RoundUp is Monsanto’s widely used herbicide, which previously farmers had to be careful not to spray on their crop plants, because it would kill everything. But inserting the bacterial gene in the soybean seed made the soyplants resistant to Round Up. Hoogheen noted that the researchers working on RoundUp resistance found the vital gene in bacteria living in the wastewater treatment plant at the place where RoundUp was made.

In 1996, after meeting newly established regulatory requirements, RoundUp Ready soy beans hit the market. So from “a-ha” moment to farmers’ fields took less than 10 years.

And today, genetic engineering is ubiquitous … and controversial. With young technology, there’s only so much data about safety and long-term implications.  And now that the technology is out of the lab and in people’s pantries, many people are skeptical of the science and fearful of the implications.

“Some people call it like Frankenseeds,” said Mike Stahr, manager of the Seed Lab at Iowa State University, adding that public perceptions vary by culture. In Europe, GMO products remain more closely regulated than here.

“There’s just more of a concern for some reason in Europe about you’re messing with the genetics. I’ve done a great deal of testing and people ask me whether I’m concerned about biotech seeds,” he said. “Well, I’m not.”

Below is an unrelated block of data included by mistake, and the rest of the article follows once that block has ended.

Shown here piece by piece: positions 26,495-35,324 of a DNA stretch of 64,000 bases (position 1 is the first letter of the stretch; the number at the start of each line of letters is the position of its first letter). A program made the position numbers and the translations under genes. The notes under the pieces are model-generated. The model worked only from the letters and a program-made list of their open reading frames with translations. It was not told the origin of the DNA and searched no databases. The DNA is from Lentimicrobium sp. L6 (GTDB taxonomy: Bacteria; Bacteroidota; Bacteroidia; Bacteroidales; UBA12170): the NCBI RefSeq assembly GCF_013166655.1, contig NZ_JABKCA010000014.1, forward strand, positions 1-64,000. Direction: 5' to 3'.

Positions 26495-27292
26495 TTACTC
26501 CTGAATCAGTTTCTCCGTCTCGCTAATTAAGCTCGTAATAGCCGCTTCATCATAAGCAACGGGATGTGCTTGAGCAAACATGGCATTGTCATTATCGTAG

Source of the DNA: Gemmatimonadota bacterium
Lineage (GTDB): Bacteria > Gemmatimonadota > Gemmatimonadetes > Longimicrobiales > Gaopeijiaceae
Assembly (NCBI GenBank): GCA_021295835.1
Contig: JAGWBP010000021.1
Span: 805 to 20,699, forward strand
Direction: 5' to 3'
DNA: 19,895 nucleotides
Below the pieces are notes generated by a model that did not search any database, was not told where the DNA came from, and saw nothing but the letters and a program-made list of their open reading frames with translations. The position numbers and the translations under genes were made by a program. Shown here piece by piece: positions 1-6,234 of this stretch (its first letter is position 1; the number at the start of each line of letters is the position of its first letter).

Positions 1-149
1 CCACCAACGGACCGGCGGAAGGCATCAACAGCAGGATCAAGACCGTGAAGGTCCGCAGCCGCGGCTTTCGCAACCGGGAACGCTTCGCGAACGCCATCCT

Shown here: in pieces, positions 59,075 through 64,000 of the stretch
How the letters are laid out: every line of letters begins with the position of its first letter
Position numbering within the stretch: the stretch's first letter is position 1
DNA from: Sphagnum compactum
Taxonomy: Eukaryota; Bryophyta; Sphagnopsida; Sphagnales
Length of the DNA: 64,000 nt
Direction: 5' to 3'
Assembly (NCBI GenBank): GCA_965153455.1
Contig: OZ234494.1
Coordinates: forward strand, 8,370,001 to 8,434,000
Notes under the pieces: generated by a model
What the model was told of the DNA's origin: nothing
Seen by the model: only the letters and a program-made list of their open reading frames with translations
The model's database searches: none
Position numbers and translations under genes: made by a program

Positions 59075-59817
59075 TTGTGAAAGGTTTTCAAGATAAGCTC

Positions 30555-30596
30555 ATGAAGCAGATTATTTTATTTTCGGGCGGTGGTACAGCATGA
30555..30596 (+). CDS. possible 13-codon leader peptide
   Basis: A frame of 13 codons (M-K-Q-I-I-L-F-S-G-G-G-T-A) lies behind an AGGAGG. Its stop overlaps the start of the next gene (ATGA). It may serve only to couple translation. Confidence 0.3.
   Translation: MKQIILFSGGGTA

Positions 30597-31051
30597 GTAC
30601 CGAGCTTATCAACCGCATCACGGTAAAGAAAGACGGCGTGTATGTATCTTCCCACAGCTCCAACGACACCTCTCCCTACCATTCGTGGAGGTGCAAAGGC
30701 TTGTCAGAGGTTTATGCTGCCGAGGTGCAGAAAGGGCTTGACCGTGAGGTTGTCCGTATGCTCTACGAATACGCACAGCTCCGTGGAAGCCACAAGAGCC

Credit Amy Mayer / Harvest Public Media
Harvest Public Media
This display shows the progression of a corn plant over 10 weeks: seed, immature plant, callus, early shoot, shoots, early rooting and advanced rooting. Monsanto fills growth chambers reflecting diverse climate conditions with myriad seed samples.

Stahr has a small farm. Like many farmers, he’s seen good results — even during last year’s drought —from seeds containing modern traits, including genetically engineered ones. Within the scientific community, though, there is some recognition that the safety demonstrated today can’t predict the ultimate impact on humans, plants or the environment.

Several states, including Iowa and Missouri, are considering mandatory labeling of foods containing genetically modified organisms — which is many. More than 90 percent of the country’s corn and soybeans contain GMOs, which means they’re in products from cereal to candy to soda.  

Amy Mayer is a reporter based in Ames. She covers agriculture and is part of the Harvest Public Media collaboration. Amy worked as an independent producer for many years and also previously had stints as weekend news host and reporter at WFCR in Amherst, Massachusetts and as a reporter and host/producer of a weekly call-in health show at KUAC in Fairbanks, Alaska. Amy’s work has earned awards from SPJ, the Alaska Press Club and the Massachusetts/Rhode Island AP. Her stories have aired on NPR news programs such as Morning Edition, All Things Considered and Weekend Edition and on Only A Game, Marketplace and Living on Earth. She produced the 2011 documentary Peace Corps Voices, which aired in over 160 communities across the country and has written for The New York Times, Boston Globe, Real Simple and other print outlets. Amy served on the board of directors of the Association of Independents in Radio from 2008-2015.